This article has been updated on March 21, 2021
Titicaca might just as well be the first-ever foreign word I remember as a child. It just sounded too cool to forget it. Caca, being arguably the most common first word for many of us internationally, and Titi is an important word to know for every child as well. Of course that this has nothing to do with the origins of Lake Titicaca‘s name but that early memory still made the lake to be one of my most anticipated locations to visit on my trip across Latin Americas.
In this post, I’m therefore obviously going to talk about the lake, mainly from the traveller’s perspective, such as what are places to visit and things to see around here and while I’m at it, I’ll also throw in a few geographical and historical facts as well as a dash of Incan legends into the mix.
Some basic geographical facts about Lake Titicaca
Fed by 27 rivers, Lake Titicaca is 190km long and up to 80 km wide freshwater lake with an area of 8372 km², which makes it the largest lake in South America* and 19th largest in the world. Surrounded by Andean mountain ridges with altitude up to 4200 meters (13 800 feet), Titicaca is located on the border between Bolivia and Peru at 3812 meters (12 507 feet) above sea level, which makes it the highest lake in the world that’s navigable for large vessels. Titicaca‘s average depth is 107m, the maximum is 284m and the average surface temperature is 10 to 14 °C.
Lago Titicaca is divided into two sub-basins: Lago Grande and Lago Pequeño that are connected by the Strait of Tiquina. The lake is home to more than 530 aquatic species as well as to large populations of water birds. There are 41 islands on the lake, some of which is densely populated by the local population of indigenous origins. The total population of the lake area is nearly 220 thousand people. To be honest, there are plenty of more interesting geographical and statistical facts about the lake, however, in order of not making a lengthy facto-graphic essay out of this piece, I better move on to talk about the lake’s history a bit. If you’re interested in further geographical information and aquatic life, please read more here on Encyclopedia Britannica.
A wee bit of history and life at Titicaca
When it comes to age, Lake Titicaca is considered to be one of less than twenty ancient lakes on earth and is believed to be a million years old. More precisely, that would be the age of Titicaca‘s parental prehistoric lakes, the last of which is Lake Ballivián that stretched as far as 563km-away to the present day Uyuni Salt Flats but that was over half a million years ago.
The human presence on the lake dates back to approximately around 10 000 BCE. The rich pre-Colombian history of the lake bears marks of various cultures, among which the most significant were Pucará (400 BCE to 100 CE), Tiwanaku (200 BCE to 1000 CE) and from 15th century also Incas. All of these cultures considered the lake as the origin as well as the centre of the universe.
Life on Lake Titicaca
The interesting fact is that one of the major economic activities on the lake has remained the same for hundreds, if not thousands of years. Even nowadays, fishing and agriculture industries play a major role in the local economy and the techniques and products are not entirely different from those in ancient days. For instance, the major plant that locals cultivate on the endless Incan terraces on the steep hills on the lake’s shores is quinoa, which was introduced to the region thousands of years ago. Due to the unique topography, there’s often not enough place for any heavy machinery to relieve the locals of some of the tasks but the good old donkeys can still do the job.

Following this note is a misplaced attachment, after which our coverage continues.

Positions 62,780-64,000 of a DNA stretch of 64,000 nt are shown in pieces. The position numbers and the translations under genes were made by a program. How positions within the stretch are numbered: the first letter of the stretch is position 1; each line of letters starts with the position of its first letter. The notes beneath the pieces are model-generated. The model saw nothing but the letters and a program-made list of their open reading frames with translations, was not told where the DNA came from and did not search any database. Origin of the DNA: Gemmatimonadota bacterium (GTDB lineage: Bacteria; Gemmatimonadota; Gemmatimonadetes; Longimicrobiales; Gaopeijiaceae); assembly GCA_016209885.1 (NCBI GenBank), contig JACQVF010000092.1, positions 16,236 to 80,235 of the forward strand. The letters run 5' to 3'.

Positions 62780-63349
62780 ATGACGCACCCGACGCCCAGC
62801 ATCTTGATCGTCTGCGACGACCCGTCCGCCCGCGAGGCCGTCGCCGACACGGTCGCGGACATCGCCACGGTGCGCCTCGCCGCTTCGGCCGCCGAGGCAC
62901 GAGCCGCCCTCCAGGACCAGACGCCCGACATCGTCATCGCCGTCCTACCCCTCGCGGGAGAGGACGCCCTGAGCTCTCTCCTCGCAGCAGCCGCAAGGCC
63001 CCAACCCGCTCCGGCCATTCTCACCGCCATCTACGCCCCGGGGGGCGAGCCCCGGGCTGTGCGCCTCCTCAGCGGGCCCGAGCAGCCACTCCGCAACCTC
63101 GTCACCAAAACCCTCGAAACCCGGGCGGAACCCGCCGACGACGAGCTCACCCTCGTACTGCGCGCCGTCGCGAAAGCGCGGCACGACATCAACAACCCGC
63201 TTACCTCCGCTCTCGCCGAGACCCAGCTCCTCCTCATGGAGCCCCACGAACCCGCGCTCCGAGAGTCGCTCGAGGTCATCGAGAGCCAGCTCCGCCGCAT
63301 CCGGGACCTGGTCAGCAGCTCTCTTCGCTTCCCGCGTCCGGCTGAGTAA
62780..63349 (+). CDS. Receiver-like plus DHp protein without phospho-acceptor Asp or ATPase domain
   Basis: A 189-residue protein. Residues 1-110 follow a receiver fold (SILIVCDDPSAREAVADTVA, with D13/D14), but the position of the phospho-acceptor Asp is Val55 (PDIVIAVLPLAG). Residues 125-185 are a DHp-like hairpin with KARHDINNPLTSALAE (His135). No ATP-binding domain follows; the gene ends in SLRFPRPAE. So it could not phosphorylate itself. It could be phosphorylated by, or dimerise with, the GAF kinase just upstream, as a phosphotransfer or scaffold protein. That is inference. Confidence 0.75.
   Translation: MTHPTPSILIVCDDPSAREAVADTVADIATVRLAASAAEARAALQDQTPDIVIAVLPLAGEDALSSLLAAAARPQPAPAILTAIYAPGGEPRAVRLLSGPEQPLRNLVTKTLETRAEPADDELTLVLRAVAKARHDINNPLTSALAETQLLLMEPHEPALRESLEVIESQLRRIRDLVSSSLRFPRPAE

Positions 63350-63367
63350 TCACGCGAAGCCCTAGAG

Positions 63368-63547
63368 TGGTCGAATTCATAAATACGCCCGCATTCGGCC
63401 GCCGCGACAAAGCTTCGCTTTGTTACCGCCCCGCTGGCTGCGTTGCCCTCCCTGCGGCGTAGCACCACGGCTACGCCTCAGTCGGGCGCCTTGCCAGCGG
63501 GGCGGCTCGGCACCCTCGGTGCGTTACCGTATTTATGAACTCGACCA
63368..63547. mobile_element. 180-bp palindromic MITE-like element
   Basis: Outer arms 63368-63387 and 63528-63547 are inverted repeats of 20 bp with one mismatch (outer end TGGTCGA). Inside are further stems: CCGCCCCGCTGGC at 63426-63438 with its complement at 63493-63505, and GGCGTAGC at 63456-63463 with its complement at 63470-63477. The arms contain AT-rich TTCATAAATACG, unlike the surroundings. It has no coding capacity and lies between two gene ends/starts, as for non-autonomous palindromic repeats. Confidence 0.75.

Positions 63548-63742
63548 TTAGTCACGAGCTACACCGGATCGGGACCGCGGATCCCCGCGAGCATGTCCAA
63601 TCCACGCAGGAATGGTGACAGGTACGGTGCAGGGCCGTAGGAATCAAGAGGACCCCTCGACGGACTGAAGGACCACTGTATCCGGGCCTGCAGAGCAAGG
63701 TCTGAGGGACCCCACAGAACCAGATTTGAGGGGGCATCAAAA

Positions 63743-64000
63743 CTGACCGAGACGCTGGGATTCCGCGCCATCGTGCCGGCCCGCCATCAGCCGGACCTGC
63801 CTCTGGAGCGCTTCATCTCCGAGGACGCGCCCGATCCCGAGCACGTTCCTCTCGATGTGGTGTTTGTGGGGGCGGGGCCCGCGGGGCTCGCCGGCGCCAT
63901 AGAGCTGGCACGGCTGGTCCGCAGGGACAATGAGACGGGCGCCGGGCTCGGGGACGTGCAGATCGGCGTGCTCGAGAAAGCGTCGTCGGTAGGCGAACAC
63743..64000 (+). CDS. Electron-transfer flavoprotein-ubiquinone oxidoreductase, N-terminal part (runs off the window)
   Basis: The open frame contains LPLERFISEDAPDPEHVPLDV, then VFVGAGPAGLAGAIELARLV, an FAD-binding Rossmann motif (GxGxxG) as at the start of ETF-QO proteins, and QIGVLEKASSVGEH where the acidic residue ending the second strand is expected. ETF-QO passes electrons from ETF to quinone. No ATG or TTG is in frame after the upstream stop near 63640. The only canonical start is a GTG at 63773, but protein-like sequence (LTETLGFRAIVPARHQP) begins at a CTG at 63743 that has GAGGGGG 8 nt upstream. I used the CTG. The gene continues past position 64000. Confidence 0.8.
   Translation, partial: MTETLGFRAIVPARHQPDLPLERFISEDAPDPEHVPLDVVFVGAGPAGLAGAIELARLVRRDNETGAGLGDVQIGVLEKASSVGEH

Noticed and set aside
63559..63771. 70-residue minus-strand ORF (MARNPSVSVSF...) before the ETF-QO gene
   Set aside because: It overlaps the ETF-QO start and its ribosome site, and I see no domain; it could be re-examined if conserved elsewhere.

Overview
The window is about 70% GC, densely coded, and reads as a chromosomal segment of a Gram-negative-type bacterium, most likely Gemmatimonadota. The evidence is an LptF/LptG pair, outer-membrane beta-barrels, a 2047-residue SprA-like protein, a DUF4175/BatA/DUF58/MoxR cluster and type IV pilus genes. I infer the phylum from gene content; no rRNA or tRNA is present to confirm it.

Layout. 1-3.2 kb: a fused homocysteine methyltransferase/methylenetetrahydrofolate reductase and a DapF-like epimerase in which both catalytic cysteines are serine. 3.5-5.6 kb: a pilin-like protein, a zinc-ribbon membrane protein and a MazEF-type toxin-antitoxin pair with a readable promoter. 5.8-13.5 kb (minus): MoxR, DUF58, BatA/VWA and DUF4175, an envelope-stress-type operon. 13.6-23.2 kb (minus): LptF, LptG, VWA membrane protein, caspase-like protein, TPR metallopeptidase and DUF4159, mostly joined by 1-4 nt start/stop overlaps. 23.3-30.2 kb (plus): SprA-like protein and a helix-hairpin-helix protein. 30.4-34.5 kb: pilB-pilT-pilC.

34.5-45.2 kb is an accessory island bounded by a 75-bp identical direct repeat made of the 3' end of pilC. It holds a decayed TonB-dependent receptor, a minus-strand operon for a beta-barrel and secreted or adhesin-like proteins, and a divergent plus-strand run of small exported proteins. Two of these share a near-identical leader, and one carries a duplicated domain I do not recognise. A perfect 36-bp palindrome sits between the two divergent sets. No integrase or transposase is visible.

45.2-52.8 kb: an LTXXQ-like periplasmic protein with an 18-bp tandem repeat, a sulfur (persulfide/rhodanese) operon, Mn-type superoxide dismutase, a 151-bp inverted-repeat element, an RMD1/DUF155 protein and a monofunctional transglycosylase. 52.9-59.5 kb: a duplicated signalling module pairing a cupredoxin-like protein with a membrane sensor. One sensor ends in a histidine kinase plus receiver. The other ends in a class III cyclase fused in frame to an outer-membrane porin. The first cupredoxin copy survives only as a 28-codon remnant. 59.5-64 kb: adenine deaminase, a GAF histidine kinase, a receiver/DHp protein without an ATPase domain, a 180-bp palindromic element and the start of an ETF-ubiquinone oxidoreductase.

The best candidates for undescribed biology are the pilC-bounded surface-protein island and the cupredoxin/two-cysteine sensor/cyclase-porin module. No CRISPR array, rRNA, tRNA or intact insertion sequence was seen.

Of course, the modern era created few more sources of income off tourism but fishing and growing quinoa are not showing any signs of going away anytime soon. And when it comes to culture, the locals are also very keen on keeping their traditions going, when it comes to the way they dress, various religious carnival/festivals and so on. IMHO, the hill tribes often have the hardest resistance to cultural assimilation, as opposed to the rest of us. Not just here but if you for example look at Hmongs in South East Asia and so on. Personally, I find such a phenomenon as well as the multiple parallels rather fascinating.
As I’ve mentioned above, many Incan mythological figures are tight to this sacred lake. For instance, according to the legend, the pre-Incan supreme god, Viracocha created the sun, moon and stars from islands in the centre of Lake Titicaca. Incas also believe that the first-ever Incas Manco Capac and his wife Mama Ocllo emerged from the depths of the lake to Isla Del Sol. In their complex mythology, they were children of a Solar deity who is believed to have been born here. In case you are into local legends, please click here for more information from World History Encyclopedia, they are all rather interesting and funnily enough not entirely different from the very distanced cultures.
I mean, for example, various Solar Deities and forms of Sun worshipping could be found in different forms throughout many cultures globally. We are talking about cultures in African and Arabic worlds, the traces of the sun-worshipping could be also found in Chinese, Aztec or Celtic mythologies but also in Buddhism, Hinduism and Christianity. After all, during the day when Sun was present in the skies, the ancient humans had an upper hand or at least better chances to survive an attack of other predators as opposed to the time of the Moon, when “the creatures of darkness”, AKA stronger and bigger predators went hunting. Some theories suggest that this day and night survival conditions’ divide led to the mythical divide of good and evil.